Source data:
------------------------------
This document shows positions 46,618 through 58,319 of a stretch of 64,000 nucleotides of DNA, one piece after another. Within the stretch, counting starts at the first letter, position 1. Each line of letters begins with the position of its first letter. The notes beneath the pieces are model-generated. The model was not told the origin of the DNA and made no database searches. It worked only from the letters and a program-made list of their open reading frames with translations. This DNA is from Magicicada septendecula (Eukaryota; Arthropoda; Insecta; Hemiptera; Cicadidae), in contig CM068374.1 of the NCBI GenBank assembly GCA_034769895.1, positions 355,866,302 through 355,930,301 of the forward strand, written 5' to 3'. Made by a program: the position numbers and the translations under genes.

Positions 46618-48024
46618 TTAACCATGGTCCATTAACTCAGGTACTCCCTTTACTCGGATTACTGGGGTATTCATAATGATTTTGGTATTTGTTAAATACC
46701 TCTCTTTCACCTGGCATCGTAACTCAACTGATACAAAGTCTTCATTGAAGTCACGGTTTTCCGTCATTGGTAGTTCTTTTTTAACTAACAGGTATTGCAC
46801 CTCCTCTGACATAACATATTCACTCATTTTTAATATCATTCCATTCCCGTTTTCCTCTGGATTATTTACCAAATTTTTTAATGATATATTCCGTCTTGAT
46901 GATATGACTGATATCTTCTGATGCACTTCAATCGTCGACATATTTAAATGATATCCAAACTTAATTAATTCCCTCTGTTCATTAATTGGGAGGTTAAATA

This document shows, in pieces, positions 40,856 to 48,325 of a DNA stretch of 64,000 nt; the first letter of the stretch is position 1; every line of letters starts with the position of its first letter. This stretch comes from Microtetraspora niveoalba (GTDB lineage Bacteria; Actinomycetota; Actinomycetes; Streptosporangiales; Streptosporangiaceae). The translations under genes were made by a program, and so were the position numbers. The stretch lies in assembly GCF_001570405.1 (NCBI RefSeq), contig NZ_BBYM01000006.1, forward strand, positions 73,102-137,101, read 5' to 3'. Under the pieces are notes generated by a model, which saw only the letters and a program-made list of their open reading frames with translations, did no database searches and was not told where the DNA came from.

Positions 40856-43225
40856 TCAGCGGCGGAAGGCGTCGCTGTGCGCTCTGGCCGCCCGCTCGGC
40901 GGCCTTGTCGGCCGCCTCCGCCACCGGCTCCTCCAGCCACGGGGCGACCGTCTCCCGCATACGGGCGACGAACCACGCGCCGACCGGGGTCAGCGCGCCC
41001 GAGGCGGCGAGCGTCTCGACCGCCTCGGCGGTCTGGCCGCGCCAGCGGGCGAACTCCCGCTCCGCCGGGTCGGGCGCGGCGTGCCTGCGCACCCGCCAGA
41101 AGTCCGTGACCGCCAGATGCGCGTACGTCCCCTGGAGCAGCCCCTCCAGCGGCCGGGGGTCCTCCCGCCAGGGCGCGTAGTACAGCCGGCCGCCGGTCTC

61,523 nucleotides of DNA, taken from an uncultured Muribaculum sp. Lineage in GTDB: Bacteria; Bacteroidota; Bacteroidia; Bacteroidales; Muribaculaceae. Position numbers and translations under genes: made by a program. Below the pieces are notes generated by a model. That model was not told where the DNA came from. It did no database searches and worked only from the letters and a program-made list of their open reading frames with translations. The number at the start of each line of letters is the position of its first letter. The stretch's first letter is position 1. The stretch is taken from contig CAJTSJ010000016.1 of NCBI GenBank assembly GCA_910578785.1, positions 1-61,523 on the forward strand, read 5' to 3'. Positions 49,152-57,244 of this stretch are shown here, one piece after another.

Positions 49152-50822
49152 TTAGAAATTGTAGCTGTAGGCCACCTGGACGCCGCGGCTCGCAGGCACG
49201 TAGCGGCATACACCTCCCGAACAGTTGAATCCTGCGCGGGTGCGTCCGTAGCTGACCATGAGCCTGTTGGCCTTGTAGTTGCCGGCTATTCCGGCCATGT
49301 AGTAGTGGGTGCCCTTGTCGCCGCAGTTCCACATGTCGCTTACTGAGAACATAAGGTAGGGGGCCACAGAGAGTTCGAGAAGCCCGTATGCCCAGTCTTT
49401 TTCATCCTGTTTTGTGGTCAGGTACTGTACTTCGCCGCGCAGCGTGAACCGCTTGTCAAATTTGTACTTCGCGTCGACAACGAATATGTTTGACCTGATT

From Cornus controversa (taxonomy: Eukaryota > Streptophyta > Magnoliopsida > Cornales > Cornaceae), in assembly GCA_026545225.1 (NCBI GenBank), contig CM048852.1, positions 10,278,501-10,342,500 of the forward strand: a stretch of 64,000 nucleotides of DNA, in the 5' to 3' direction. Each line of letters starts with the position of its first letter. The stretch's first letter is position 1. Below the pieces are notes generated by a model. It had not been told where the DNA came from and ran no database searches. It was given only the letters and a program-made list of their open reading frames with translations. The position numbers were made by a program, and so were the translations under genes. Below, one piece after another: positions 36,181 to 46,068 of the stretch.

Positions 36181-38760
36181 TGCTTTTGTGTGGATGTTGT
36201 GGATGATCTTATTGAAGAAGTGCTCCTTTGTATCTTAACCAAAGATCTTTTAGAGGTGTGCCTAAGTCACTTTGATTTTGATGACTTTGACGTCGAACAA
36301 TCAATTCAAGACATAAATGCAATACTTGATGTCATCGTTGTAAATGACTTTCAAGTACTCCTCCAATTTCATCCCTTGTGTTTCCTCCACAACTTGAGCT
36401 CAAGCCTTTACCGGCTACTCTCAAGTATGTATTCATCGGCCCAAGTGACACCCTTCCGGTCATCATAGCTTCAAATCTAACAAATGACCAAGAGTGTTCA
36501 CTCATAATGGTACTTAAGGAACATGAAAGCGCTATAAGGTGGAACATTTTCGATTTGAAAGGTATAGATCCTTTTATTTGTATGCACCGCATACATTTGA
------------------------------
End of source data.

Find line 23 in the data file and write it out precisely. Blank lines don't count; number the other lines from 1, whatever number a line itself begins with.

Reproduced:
36301 TCAATTCAAGACATAAATGCAATACTTGATGTCATCGTTGTAAATGACTTTCAAGTACTCCTCCAATTTCATCCCTTGTGTTTCCTCCACAACTTGAGCT